Accomplishing what I call "heart writing" means taking fibers from the details of our own lives and weaving them in to the story. You may actually take something that happens to you and put it in the plot. I, for instance, usually like to include a rescue dog in my stories. Or on the other hand, you may take a more subtle approach. You may lace your own heart through the story by weaving in threads of details... the sound of horses neighing, the roughness of burlap, the stillness of the waveless sea. The important thing is, whether those fibers are big parts of the plot or small phrases in the narrative, the reader needs to feel what you feel.


It can be so much easier to write on autopilot instead of digging deep into our own hearts. Have you ever read a book that's made you cry? What book was it? How do you think the writer accomplished this layer of emotion in their writing? Has your own story every made you cry?




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Ashley Clark writes romance with southern grace. She's dreamed of being a writer ever since the thumbprint-cookie-days of library story hour. Ashley has an M.A. in English and enjoys teaching literature courses at her local university. She's an active member of ACFW and runs their newcomer's loop. When she's not writing, Ashley's usually busy rescuing stray animals and finding charming new towns. You can find Ashley on her personal blogFacebook, Pinterest, and Twitter. She is represented by Karen Solem.
 




12 comments:

Pepper said...

Love this, Ash.
And the CUTE puppy. Oh heavens, how adorable is HE?!?

And yes, I JUST finished reading a book that totally blew me away. Jody Hedlund's newest book, A Noble GRoom. A-MAZ-ING!!

The hero jumped off the page and squeezed my heart in 12 places! WOW!

I've started making it a therapy to write out letters/journal when I'm on high emotion. There have been a lot of things going on with our family lately that have lent themselves to letters. My journaling is a little weird because I write letters to God when I journal - like a prayer on paper. It makes it so much easier to pour out my heart in words when I chat with Him about it.

GREAT post! Love YA!

Karen Schravemade said...

Oh, cuteness!! Those enormous ears!! We had a little stray guy called Caper for just one night until we tracked down his owner. Wormed his way right into our hearts! My hubby even wrote a song about him!

And I love your takeaway here! I have made myself cry in my own story. A conversion scene in an oncology ward. Might sound tacky, but I felt it very deeply - the character had become so real to me.

Angie said...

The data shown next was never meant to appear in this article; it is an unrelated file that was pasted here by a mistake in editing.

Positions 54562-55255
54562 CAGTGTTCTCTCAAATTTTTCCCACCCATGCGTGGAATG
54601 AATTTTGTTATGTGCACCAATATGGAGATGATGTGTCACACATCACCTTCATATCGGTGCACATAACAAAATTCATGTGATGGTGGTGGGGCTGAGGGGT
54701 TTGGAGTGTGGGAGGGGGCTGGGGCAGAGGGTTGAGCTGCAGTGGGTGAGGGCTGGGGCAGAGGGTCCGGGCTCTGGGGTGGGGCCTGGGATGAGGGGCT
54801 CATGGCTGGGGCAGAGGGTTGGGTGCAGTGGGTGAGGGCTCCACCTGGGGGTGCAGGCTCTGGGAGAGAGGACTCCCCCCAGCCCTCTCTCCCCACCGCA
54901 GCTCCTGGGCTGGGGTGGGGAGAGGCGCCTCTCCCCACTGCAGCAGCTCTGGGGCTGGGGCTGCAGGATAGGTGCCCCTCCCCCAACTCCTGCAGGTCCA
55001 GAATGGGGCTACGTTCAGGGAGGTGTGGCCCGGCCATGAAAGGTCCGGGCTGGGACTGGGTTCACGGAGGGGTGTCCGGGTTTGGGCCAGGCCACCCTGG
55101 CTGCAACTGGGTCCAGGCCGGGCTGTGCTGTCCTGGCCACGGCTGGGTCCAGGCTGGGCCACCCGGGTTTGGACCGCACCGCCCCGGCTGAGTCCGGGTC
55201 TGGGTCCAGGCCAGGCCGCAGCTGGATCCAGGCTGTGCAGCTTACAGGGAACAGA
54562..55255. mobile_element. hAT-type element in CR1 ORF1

What words of wisdom, Ashley. I find myself in my heroines quite a bit...even though I am rarely dealt with the circumstances they find themselves in!! HA! But, I haven't written a book that hasn't made me cry at some point. And your current wip made me want to weep at certain parts! You've mastered the heart thing, girl!

Julia M. Reffner said...

LOVE, LOVE this. So hard to allow the feeling to translate on the page sometimes, but that is definitely when more blessings flow out of it for us and others.

I have an "I can't write about that" and God has shown me that I will, just not yet. Sometimes I think we can journal on our own when its raw but need the lens of time to put it all out in fiction. At least for me.

Amy Leigh Simpson said...

Great post, Ash! And oh, goodness, I couldn't imagine a person's heart not breaking when they parted with that sweet pup!

I think all those heart details are what make a story uniquely yours more than anything else. And honestly, it has been far too long since a story has made me cry! I'm always on the hunt for one though!

Ashley Clark said...

Pepper, I LOVE your idea about keeping a journal! Sometimes we can't think of a way to put that emotion into our WIP, but journaling it is almost like creating a bank we can pull from whenever we need to. Thanks for sharing!

Ashley Clark said...

Karen, I know what you mean... we once had a stray for a day as well, and we were able to get her into a rescue. She had a very serious case of heartworms but found a new home anyway and is now perfectly healthy. I still think about her sometimes. I don't think it sounds tacky at all to cry at your own scene... I think it just shoes how deeply you feel what you're writing!

Ashley Clark said...

Oh Angie, you are so sweet to say that! YOU are the one who have mastered the heart thing! Your writing always makes me cry. You have such a way of crafting characters so they feel life like.

Ashley Clark said...

Oh Angie, you are so sweet to say that! YOU are the one who have mastered the heart thing! Your writing always makes me cry. You have such a way of crafting characters so they feel life like.

Ashley Clark said...

Julia, I love what you said about needing time to process that raw emotion. It works so well with what Pepper said also about keeping a journal. I'm going to have to try that. Thanks for sharing!

Ashley Clark said...

Amy, I think you are so right! The emotional layering is something we each uniquely bring to the table because of our own reference points from experiences. Good thought!

Lindsay Harrel said...

You had me at "puppy." ;)

And I think you're so right on here. The books I love most are the ones with honest emotions. I relate better to people who are vulnerable and open with how they feel--why would a book be any different?